She was flirting, and under different circumstances, and without Cookie watching I might have continued our little dance a bit longer but I needed to remain on track. “I am sure they are genuinely nice. But I am really looking for Frau Saegerer. She ran a grocery store near my home, and she was truly kind to me as a boy. I wanted to make sure she was okay and thank her for her kindness. Do you know when she will be back?”

She blessed me with a little pout as if I had really disappointed her and said “I don’t know when she will be here next. She doesn’t keep regular hours.” And added with a touch of pride “She is new to the business and she mostly lets me run the shop.”

“Hmmm…. Well I guess I will just have to come back later.” I said giving her my most winning Cary Grant smile. “In the meantime, if you should see her would you please tell her that Ugi Floessel stopped by to see her and she can reach me at the Hotel Sacher.”

I turned to leave, but as I reached the door, she said “Are you really a friend of Mrs. Floessel.”

“Yes. When I lived in Vienna, her son Tad was my best friend.”

“Then I guess it is all right to tell you.”

“Tell me what?”

“That she lives upstairs. Apt 2C.” And then added “But don’t tell her I told you?”

The apartment buildings entrance was just to the left of the store but before I entered, I stopped at the jeep and let Cookie know where I was going. He was doing his Joe and Willy routine with his body askew, his feet up on the dash and his service cap pulled down over his eyes. “Okay. I will keep an eye out.” And promptly pulled his cap a little further down his face. Surprisingly, I had no doubt he would.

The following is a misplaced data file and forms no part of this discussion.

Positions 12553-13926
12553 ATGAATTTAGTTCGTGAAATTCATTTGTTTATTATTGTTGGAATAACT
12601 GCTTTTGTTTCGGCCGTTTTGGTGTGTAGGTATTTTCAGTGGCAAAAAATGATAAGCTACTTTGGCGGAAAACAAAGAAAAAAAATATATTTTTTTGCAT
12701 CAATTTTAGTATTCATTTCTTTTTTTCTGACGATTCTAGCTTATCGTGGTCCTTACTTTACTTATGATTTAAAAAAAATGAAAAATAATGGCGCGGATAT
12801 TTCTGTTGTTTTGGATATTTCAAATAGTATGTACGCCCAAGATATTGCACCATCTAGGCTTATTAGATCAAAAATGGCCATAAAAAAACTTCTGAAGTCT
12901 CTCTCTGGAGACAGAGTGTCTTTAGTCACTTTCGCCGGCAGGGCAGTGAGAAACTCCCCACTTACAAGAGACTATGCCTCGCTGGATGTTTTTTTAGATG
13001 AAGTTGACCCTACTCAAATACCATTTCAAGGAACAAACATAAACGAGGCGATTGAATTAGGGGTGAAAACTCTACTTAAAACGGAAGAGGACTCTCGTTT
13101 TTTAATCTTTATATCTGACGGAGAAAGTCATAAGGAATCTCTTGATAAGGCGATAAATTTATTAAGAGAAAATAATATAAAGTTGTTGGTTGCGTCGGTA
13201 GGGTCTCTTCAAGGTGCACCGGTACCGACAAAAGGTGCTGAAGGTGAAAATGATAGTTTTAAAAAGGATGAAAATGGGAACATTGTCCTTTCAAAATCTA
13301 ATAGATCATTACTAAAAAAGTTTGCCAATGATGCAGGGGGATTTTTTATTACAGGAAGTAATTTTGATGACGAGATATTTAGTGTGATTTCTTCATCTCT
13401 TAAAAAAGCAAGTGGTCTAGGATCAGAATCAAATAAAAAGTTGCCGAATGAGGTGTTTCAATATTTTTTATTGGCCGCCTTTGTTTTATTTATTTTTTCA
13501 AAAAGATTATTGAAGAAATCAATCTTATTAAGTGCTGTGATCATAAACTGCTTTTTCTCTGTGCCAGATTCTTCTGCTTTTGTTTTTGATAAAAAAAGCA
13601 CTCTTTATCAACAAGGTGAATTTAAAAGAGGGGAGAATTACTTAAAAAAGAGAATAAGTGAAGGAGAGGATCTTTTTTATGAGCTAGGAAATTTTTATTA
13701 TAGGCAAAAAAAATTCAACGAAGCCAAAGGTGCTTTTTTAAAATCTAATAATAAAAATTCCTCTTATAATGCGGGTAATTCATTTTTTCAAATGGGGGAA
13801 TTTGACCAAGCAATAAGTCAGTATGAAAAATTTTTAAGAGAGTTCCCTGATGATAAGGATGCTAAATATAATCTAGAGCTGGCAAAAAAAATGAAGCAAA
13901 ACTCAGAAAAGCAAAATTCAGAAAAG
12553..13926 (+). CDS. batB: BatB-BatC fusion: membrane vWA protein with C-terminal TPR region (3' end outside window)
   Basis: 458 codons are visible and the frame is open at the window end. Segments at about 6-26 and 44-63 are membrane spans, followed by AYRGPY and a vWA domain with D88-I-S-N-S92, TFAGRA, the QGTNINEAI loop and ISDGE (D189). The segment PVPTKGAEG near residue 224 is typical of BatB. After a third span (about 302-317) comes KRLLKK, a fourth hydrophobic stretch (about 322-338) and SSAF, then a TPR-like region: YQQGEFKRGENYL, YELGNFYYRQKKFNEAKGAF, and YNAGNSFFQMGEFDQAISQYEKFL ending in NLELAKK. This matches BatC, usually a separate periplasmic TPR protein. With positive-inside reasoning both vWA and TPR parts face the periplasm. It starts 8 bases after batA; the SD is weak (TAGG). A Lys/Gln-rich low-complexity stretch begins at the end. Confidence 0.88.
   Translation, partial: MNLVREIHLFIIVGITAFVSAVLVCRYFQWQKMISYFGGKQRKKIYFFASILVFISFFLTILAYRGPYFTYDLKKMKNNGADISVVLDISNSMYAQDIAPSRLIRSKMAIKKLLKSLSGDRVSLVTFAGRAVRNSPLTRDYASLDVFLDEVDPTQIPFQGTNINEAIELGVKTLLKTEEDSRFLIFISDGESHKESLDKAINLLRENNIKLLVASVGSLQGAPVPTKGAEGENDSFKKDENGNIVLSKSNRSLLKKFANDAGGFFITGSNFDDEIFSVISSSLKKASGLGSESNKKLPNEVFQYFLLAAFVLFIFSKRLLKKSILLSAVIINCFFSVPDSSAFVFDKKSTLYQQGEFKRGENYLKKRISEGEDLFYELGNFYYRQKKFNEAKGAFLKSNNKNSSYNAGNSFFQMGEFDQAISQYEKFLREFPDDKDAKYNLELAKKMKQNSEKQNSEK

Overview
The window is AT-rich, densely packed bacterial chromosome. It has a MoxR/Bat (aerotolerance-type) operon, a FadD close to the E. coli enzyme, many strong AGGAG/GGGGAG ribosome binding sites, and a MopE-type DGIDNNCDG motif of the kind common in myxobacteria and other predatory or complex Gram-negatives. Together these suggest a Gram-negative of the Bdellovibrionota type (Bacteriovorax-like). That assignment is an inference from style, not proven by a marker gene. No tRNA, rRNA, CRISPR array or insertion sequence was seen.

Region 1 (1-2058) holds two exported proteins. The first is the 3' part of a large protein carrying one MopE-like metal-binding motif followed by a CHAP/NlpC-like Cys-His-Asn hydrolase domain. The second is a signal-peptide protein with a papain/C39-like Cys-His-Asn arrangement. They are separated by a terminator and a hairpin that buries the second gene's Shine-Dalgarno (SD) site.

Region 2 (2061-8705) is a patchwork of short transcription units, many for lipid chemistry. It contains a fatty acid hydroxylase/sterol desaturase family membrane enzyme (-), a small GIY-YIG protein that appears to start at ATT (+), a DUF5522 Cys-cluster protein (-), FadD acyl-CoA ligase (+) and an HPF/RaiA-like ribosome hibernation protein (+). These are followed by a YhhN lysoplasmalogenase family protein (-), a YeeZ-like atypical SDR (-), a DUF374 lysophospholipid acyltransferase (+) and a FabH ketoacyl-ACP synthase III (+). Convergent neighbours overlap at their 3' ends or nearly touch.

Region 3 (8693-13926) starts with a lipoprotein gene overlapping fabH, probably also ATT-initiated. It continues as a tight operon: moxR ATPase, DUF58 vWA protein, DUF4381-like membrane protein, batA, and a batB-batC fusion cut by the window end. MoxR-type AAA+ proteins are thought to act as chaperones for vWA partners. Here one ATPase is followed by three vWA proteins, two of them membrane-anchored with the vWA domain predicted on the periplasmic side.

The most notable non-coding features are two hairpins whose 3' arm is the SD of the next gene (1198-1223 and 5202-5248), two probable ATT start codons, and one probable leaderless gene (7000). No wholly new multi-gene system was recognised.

The brown wooden doors of the apartment building were not locked which considering the rampage of the Red Army through Vienna surprised me. Until I noticed the frame of the door had been shattered. As if it had kicked it in. Clearly this neighborhood had not been spared a visit of the Soviets extracting their particular brand of retribution but made me wonder how it was that a store full of expensive furs had managed not to be looted. I would, if I could find a tactful way, have to ask Mrs. Saegerer.

The building’s lobby was small. Just big enough for a desk where a concierge had once sat. Despite the intrusion it looked it good shape. The white tile floor clean and well maintained, the walls free from damage. Directly adjacent to the entrance there was a large, surprisingly intact mirror and I used it to make sure I was squared away. I adjusted the knot in my tie, puulled my Eisenhower jacket so it cover the top of my trousers and picked a piece of imaginary lint off my lapel. Physically I was ready but emotionally I was unsure. How would she greet me? Would she blame me for Tad’s demise? If she did would she give me the information that I needed…the reason that I had been brought to Vienna to begin with? Would she even recognize me?

Before my doubts overwhelmed me, I climbed the rounded staircase that twisted 180 degrees to the next floor two at a time in the hopes that a little exertion would help calm my nerves.  There was a sign at the top of the stairs that indicated that Apt C was to the left. I walked in that direction with my leather souls making a distinctive clicking sound as I went. When I reached the door, it had a small knocker with a lion’s head on it. I took a breath and used it.

 The sound of the clacker was surprisingly loud and echoed through the hallway. But I could hear no movement in the apartment. Perhaps I had gotten my nerves up for no reason. Then I heard “Einen Moment. Ich komme. Ich komme.” I heard the bolts of the door sliding back and the door opened.

Looking older, her once jet-black hair now streaked with grey, a set of wrinkles on her face that I did not recall and much shorter than memory served stood Tad’s mother. She looked at me in puzzlement and said in heavily accented English tinged with a element of fear “May I help you?”